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Historically Speaking

Historically Speaking: The Currents War- Edison vs. Tesla

By Tom Morrow

Today, when you hear the name “Tesla,” the popular electric-powered automobile might come to mind. But it’s an earlier electrical invention that surrounds our daily lives, which touches nearly every aspects of world-wide society: Alternating Current (AC) electrical power. The man responsible for this was Nikola Tesla.

Tesla was born July 10, 1856, in Serbia. In 1884, he immigrated to America and became a noted inventor, dealing specifically with electricity.
After arriving in America, Tesla went to work for Thomas Edison. The popular inventor offered Tesla the task of redesigning Edison’s Direct Current (DC) generator. Tesla said he could redesign the inefficient DC motor and generators, making an improvement in both service and economy. Edison remarked, “There’s fifty thousand dollars in it for you … if you can do it.” This has been noted as an odd statement from a man known for his stinginess.

After months of work, Tesla fulfilled the task and asked for the promised $50,000 payment. Edison replied he was only joking. “Tesla, you don’t understand our American humor.” Instead, Edison gave Tesla a $10 a week raise over his $18 per week salary. Tesla promptly resigned.

Tesla found financial backing and began setting up laboratories and companies to develop a range of electrical devices. His patented his AC induction motor and transformer, and licensed them to George Westinghouse. Tesla’s work in the formative years of electric power development was involved in a corporate alternating current/direct current “War of Currents” as well as various patent battles with Edison. (Edison claimed Tesla developed AC while working for him. The courts found in Tesla’s favor, but not without a series of lawsuits.

The “War of Currents” developed between Westinghouse and Edison. The battle started out as a competition between the two rivals’ lighting systems with Edison holding all the patents for DC and the incandescent light. Westinghouse used his own patented AC system developed by Tesla. They were to power arc lights as well as incandescent lamps. Westinghouse used a bulb of a slightly different design to get around the Edison light bulb patent.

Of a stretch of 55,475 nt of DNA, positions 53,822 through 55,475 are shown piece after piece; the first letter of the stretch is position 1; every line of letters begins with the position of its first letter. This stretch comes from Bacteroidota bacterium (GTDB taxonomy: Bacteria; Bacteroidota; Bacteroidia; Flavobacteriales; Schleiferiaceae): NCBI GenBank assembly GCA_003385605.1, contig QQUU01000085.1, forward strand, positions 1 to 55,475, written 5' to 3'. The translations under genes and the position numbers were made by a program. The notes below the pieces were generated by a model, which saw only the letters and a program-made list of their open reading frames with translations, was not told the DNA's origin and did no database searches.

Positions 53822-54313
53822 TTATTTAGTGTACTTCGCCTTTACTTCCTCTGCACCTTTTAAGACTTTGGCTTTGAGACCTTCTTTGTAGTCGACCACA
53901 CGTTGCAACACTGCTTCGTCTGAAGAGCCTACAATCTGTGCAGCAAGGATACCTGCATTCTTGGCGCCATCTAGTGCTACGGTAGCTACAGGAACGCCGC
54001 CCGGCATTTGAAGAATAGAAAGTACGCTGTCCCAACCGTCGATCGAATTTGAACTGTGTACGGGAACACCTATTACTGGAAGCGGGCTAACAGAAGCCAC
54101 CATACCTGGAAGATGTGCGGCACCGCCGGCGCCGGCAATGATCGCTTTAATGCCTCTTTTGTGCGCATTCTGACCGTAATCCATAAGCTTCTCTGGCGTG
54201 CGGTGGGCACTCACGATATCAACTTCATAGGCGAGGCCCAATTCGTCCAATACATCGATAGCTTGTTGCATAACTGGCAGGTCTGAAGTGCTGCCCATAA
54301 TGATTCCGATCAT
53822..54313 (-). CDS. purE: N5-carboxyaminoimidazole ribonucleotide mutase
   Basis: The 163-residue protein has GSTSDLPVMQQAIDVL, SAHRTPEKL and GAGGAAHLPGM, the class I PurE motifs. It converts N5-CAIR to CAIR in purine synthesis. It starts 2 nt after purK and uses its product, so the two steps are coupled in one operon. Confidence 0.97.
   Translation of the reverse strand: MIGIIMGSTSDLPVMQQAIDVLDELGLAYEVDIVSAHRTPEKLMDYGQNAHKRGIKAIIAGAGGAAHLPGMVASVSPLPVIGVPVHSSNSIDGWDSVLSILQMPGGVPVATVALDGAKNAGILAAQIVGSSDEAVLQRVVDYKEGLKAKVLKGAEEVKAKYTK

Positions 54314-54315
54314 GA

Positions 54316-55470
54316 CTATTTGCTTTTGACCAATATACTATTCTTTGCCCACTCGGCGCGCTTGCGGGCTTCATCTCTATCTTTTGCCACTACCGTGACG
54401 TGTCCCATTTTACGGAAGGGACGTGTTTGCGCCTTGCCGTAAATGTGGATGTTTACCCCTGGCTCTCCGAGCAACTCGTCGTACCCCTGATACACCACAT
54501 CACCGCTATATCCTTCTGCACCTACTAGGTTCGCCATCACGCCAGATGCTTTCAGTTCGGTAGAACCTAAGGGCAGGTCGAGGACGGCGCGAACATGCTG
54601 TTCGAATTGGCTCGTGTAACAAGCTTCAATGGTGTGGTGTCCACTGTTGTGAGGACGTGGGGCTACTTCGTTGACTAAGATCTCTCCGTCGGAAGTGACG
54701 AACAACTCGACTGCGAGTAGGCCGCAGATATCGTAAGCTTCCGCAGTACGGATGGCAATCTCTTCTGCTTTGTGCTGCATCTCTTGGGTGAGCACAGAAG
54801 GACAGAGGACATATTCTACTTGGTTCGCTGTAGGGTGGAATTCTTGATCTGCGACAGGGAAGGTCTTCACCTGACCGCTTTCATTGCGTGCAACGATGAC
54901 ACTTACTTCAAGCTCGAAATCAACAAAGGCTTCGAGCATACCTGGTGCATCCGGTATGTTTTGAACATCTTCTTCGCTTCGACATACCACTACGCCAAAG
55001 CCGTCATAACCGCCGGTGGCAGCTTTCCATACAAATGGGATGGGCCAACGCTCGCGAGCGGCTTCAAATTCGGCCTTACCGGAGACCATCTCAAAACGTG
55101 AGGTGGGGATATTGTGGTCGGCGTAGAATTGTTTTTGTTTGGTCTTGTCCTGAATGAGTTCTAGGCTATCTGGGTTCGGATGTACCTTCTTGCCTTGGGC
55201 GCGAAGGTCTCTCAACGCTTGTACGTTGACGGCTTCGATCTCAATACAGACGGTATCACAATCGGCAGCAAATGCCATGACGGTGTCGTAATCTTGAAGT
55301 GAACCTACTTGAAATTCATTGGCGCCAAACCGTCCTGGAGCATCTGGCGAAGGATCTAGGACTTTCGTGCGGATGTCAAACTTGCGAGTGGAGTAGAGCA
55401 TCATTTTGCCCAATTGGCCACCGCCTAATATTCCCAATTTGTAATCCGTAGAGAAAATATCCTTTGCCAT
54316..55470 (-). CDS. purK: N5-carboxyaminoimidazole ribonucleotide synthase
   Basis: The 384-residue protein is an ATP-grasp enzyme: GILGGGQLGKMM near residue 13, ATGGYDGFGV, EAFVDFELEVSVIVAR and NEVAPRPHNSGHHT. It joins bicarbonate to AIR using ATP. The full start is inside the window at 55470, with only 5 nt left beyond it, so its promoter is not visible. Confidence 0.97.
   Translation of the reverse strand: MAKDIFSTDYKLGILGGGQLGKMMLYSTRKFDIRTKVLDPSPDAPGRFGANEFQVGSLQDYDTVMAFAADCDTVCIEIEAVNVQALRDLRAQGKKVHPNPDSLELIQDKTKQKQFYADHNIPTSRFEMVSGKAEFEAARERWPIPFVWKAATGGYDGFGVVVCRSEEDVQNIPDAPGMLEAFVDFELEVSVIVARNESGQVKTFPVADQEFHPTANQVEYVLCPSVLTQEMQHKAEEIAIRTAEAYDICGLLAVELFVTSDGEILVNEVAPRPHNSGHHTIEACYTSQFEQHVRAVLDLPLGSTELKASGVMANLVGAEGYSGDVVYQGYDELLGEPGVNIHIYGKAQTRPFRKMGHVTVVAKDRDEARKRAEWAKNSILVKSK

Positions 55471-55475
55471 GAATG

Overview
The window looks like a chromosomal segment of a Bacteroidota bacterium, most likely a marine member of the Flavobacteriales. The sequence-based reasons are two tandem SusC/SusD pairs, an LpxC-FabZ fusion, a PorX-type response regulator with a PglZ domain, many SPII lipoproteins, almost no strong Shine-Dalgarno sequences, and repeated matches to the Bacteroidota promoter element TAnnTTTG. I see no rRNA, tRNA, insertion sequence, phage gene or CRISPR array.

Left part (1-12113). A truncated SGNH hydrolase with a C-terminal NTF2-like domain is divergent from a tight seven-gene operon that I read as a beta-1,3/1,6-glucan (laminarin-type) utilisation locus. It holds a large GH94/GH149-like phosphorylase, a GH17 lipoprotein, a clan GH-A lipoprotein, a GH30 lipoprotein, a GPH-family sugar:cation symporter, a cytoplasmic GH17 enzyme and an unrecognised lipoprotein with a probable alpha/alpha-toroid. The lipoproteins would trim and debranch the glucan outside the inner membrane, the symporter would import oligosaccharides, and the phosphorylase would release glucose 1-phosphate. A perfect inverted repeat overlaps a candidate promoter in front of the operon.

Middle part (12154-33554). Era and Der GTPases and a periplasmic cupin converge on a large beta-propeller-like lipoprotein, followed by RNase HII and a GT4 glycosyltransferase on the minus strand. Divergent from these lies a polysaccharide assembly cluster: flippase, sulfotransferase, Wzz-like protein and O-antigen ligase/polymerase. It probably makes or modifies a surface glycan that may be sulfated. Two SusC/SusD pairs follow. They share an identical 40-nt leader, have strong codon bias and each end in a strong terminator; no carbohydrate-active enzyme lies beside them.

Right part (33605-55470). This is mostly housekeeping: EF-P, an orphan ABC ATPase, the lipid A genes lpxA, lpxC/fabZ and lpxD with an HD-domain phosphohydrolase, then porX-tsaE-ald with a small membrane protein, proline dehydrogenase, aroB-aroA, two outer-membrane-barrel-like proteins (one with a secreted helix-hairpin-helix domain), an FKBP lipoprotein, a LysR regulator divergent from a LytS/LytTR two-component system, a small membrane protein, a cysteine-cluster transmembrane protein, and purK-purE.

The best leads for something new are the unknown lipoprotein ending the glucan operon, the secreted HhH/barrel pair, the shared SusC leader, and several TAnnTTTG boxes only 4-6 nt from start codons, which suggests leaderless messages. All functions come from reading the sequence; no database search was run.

The competition was won by Westinghouse and resulted in Edison finally taking Tesla’s AC power seriously. In 1890, Edison’s company pursued AC development. The problem for Direct Current is it services a very limited area compared to Alternating Current, which take far less generated energy, with less of a chance of causing a fire.

By 1892, Thomas Edison was no longer in control of his own company. It was consolidated into the conglomerate now known as General Electric, which began developing its own AC delivery system.

Tesla’s interests moved on from AC power and began pursuing his ideas of wireless lighting and electricity distribution in his high-voltage, high-frequency power experiments in New York and Colorado Springs, and, in 1893, made early pronouncements on the possibility of wireless communication with his devices. In his lab, Tesla built a wireless controlled boat, one of the first ever exhibited.

Tesla was renowned for his achievements and showmanship, eventually earning him a reputation in popular culture as an archetypal “mad scientist.” Tesla died Jan. 7, 1943.

Tesla’s work fell into relative obscurity after his death, but in 1960 the General Conference on Weights and Measures named the SI unit of magnetic flux density the Tesla in his honor. Tesla’s name has experienced a strong resurgence of interest since the 1990s.

While Edison’s name has been revered for decades because of his many inventions, such as the light bulb, motion pictures, and recorded sound, it is Tesla’s Alternating Current that has had the most profound impact on everyday life around the world because it is AC that powers all of Edison’s inventions.


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